Having a core archetype for races and such makes sense for a multiversal approach... but if this new book is an example of what that will look like, it's not encouraging. A few sentences containing some biology or a stereotype is a significant downgrade from the books this drew on, not only giving players much less inspiration, but also magnifying some of the issues that folks had with the previous presentations (such as essentialism).

Now, Fizban's suggests that they can find a way to include inspirational lore while still including that multiversal flexibility... though it still has some of the same issues as this new book (we learn little about the gem dragonborn, for example). And for all we know that may have been a last gasp of an older approach, partially reworked into the new paradigm.

I guess we'll see what happens in the next two years, though.
I don't know: I still think both versions of Kobold and Hobgoblin can still be used in 5E games, outside of RAW only tables and Adventurer League.
 

JEB

Legend
I don't know: I still think both versions of Kobold and Hobgoblin can still be used in 5E games, outside of RAW only tables and Adventurer League.
Sure, in the same sense you can use Unearthed Arcana material, or D&D Next material, or third-party material, or conversions from older editions or from other games, or entirely homebrew material.

Also, those two exceptions are rather large ones, aren't they?
 

Sure, in the same sense you can use Unearthed Arcana material, or D&D Next material, or third-party material, or conversions from older editions or from other games, or entirely homebrew material.

Also, those two exceptions are rather large ones, aren't they?
I view the original 5E Kobolds as the regular, run of the mill standard Kobolds in Kobold society. The UA(New) version of the Kobolds are the ones who are Dragonwrought Kobolds who are more awakened to dragon blood in their veins. The original 5E Hobgoblin are the Lawful Evil samurai Klingons we're all familiar with while the UA(New) Hobgoblins are those who ditched that Military Draft.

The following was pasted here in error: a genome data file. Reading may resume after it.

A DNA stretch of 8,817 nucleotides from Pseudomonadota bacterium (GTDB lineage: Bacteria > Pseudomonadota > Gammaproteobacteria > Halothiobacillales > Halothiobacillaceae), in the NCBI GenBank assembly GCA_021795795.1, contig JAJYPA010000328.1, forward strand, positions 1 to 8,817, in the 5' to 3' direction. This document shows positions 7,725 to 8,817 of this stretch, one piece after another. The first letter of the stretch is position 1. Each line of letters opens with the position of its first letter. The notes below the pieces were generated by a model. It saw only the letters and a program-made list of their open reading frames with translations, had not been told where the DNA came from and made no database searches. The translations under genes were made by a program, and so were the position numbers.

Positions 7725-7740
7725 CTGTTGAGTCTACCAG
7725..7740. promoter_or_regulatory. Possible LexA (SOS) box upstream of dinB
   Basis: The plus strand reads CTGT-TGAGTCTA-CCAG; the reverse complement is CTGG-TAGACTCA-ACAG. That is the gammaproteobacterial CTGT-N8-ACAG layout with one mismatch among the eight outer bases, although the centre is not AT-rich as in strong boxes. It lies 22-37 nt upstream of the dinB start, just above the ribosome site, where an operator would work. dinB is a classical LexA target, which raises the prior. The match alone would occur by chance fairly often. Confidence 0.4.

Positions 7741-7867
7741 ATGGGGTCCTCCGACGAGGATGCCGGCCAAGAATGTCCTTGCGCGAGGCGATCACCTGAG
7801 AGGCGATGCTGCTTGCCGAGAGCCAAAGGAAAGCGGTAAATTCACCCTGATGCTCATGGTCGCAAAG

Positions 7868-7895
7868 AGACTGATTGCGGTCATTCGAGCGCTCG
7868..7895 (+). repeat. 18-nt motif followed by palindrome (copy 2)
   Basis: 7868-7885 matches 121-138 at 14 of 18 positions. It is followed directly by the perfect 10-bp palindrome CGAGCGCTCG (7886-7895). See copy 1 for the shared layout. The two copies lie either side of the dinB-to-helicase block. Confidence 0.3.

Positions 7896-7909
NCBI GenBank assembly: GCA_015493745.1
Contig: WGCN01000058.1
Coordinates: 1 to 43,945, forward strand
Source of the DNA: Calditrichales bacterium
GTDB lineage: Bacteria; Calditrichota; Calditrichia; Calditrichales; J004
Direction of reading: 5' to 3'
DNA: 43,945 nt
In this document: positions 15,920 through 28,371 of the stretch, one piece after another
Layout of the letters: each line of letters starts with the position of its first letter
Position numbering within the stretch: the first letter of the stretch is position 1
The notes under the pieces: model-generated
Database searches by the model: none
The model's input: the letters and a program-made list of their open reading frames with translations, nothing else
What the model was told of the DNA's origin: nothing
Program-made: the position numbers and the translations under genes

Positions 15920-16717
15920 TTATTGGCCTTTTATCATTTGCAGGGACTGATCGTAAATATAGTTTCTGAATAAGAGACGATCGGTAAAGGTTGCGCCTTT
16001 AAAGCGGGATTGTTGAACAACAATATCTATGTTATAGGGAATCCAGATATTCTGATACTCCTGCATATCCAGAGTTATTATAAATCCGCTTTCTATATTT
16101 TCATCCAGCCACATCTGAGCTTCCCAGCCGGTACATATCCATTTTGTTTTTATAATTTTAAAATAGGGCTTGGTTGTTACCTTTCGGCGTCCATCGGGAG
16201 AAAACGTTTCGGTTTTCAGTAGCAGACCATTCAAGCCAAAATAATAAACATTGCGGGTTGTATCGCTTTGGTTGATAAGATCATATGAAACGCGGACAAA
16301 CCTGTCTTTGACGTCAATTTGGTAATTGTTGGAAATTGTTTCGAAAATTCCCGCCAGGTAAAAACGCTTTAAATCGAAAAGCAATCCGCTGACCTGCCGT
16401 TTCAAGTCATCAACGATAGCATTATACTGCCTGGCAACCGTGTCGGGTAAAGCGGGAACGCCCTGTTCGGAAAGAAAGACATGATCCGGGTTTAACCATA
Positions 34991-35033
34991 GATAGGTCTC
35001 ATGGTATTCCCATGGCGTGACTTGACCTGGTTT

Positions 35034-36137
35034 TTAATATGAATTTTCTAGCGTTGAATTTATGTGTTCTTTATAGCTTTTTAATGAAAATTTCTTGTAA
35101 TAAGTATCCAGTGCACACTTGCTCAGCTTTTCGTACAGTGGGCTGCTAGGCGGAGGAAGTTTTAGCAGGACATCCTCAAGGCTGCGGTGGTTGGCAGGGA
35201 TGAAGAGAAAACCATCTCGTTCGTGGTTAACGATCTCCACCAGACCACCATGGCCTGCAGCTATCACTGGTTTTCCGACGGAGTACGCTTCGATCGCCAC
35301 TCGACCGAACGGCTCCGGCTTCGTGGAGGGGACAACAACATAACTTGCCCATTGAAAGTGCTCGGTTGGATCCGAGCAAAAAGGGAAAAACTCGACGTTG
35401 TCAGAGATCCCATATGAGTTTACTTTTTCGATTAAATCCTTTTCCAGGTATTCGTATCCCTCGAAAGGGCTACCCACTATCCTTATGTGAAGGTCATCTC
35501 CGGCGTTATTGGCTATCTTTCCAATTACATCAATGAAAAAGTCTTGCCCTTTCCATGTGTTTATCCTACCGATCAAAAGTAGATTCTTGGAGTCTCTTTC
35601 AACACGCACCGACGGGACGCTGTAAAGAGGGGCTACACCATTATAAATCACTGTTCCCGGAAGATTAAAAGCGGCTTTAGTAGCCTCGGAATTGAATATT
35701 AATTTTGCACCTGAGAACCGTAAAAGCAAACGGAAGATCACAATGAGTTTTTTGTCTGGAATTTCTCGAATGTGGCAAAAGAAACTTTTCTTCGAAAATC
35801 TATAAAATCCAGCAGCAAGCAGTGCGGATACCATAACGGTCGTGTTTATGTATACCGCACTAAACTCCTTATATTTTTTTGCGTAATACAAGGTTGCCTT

JEB

Legend
I view the original 5E Kobolds as the regular, run of the mill standard Kobolds in Kobold society. The UA(New) version of the Kobolds are the ones who are Dragonwrought Kobolds who are more awakened to dragon blood in their veins. The original 5E Hobgoblin are the Lawful Evil samurai Klingons we're all familiar with while the UA(New) Hobgoblins are those who ditched that Military Draft.
And that's fine homebrew lore for your games. But technically that's not supported by the new official lore, which only presents one approach to those races. If they'd mentioned alternative approaches like that, on the other hand...

Going back to your previous post, though, you do raise a very interesting question: how will Adventurers League handle this? Theoretically they could let people pick either Volo's or MOTM versions from here on, but they banned SCAG and EEPC in 2020. Will Volo's and Mordenkainen's Tome of Foes be banned as well, in favor of MOTM? Their decision there could indicate a lot.

EDIT: Checked the FAQ on their site and noticed this, which could be relevant: "The most current version of any rule is used - even if
it’s reprinted in another book."
 

Going back to your previous post, though, you do raise a very interesting question: how will Adventurers League handle this? Theoretically they could let people pick either Volo's or MOTM versions from here on, but they banned SCAG and EEPC in 2020. Will Volo's and Mordenkainen's Tome of Foes be banned as well, in favor of MOTM? Their decision there could indicate a lot.
Well, something tells me that they'll probably go with the latest version because its Adventurers League. But because I could two chairs care less where Adventurer League knows where it can go at this point.

I'll actually be legit surprise, though, if they do allow people to choose which versions they want.
 

Well, something tells me that they'll probably go with the latest version because its Adventurers League. But because I could two chairs care less where Adventurer League knows where it can go at this point.

I'll actually be legit surprise, though, if they do allow people to choose which versions they want.
I think the more interesting question how they'll handle D&D Beyond. I suspect a lot if users are going to see content they paid for changed.
 

I think the more interesting question how they'll handle D&D Beyond. I suspect a lot if users are going to see content they paid for changed.
I would not be surprised: thank goodness I've yet to jump to the digital era of DND.

All I need to get is a copy of Volo's Guide to Monsters and I'll be all set on the 5E races.